Dhriti Narayan was plowed down by a motorist who thought she and her family were Muslim.
As the 13-year-old seventh grader Dhriti Narayan continues to fight for her life in a coma, a GoFundMe page created to help her family cover medical costs has raised more than $600,000 by 4 pm EDT, Monday. The target was $500,000.
On April 23, Dhriti and other members of her family were crossing a road in Sunnyvale, California, on what seemed like a normal day for them. Suddenly a motorist, in an apparent hate crime, struck them down intentionally. The family was targeted because the motorist, Isaiah Peoples, thought they were Muslims.
Peoples, an Iraq war veteran, injured seven others, who were crossing the road, including Dhriti’s father Rajesh Narayan and her 9-year-old brother Prakhar.
Dhriti, who was the most seriously injured among the eight people, is in the hospital with severe trauma and head injuries.
Since the fundraising appeal went live on GoFundMe seven days ago, more than 12,360 people donated money.
The fundraiser on the site reads: “While our hearts and prayer go to Dhriti for her speedy recovery but a huge medical bill and potential rehab costs are expected for her recovery. We, friends of Dhriti’s family, who were touched by her and her family’s caring and helpful nature, are actively working with family members and other friends along with appropriate organizations and organizing this fund-raising campaign to support the family at this difficult time. The beneficiaries of this campaign will be Dhriti’s father ‘Rajesh Narayan’ and her mother.”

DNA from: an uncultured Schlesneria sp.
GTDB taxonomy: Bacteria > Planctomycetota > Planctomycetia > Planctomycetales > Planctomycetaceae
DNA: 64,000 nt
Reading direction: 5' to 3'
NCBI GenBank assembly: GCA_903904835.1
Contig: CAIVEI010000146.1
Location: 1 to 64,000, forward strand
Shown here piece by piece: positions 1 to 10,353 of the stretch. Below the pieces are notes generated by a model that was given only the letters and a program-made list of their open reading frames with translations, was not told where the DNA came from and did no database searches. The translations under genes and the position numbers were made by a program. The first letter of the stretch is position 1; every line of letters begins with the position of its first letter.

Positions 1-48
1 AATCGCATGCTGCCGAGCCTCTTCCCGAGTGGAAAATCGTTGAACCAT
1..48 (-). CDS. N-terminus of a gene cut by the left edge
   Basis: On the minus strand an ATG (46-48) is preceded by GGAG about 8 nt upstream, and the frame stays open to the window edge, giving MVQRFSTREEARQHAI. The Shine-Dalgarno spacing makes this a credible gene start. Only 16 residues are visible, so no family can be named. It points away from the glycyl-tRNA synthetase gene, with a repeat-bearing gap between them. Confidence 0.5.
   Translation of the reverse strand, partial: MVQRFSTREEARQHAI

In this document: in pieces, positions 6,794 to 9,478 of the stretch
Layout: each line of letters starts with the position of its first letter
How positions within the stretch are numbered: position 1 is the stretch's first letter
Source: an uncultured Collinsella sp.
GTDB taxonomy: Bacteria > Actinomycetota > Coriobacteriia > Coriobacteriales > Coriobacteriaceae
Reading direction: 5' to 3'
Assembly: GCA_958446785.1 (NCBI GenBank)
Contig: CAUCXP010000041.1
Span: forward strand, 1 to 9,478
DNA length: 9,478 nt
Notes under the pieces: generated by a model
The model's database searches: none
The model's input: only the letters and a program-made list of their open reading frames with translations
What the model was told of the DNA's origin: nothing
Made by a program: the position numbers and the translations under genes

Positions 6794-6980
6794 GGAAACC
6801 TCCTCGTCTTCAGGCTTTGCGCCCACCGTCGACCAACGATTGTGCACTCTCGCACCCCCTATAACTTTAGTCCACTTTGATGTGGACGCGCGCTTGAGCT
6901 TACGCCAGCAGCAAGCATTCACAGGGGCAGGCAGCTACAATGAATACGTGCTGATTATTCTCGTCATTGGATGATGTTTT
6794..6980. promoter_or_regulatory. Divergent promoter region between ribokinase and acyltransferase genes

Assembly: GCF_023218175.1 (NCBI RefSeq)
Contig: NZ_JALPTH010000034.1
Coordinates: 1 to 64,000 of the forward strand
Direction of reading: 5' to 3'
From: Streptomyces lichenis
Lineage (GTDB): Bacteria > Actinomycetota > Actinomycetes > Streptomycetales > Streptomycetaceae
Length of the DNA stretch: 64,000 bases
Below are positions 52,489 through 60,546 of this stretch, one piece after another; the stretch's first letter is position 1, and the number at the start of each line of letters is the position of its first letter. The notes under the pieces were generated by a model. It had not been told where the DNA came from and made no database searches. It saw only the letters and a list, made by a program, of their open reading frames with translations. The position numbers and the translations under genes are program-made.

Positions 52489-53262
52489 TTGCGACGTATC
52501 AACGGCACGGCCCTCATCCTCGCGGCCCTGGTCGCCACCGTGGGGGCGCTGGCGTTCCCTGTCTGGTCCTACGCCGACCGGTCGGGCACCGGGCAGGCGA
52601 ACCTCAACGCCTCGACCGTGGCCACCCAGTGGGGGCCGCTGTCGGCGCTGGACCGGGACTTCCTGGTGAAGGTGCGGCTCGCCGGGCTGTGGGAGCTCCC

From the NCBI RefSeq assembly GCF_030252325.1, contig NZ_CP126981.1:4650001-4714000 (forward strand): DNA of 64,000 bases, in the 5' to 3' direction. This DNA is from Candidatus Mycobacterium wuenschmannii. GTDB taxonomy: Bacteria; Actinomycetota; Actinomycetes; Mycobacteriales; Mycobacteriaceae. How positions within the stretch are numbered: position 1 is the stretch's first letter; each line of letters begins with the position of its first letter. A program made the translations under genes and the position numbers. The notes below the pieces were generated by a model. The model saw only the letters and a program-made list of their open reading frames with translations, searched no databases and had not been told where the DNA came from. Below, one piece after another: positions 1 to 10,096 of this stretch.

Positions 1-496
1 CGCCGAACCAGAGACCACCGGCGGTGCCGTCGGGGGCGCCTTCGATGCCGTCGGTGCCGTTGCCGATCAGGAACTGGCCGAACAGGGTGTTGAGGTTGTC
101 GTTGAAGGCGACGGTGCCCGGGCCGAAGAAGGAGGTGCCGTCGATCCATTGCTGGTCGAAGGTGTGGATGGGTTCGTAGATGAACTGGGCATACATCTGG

Peoples was arraigned in Santa Clara County Superior Court in San Jose on Friday. He was charged on eight counts of attempted murder. His next hearing will be on May 16.
Various civil rights organizations have condemned the attack on Dhriti and have linked the attack against her to the over a rise in hate crimes since President Trump captured the White House.
“This tragic and disturbing news comes at a month when reported hate crimes have been at an all-time high,” the South Asian Americans Leading Together (SAALT) wrote in a newsletter about the incident. “In April alone, SAALT tracked 10 incidents of hate violence and 6 instances of xenophobic political rhetoric. In April alone, SAALT tracked 10 incidents of hate violence and 6 instances of xenophobic political rhetoric.”
A previous SAALT report, “Communities on Fire,” drew a direct line between the administration’s anti-Muslim agenda and the rise in hate attacks. It revealed that “of the 213 incidents of hate violence documented, one in five perpetrators invoked President Trump’s name, his administration’s policies, or his campaign slogans during attacks.”
Various other organizations such as Alliance of South Asians Taking Action, Council of American Islamic Relations-San Francisco Bay Area, South Asian Workers Center, Boston, and Sikh Family Center, among many others, have expressed their solidarity with the Narayan family.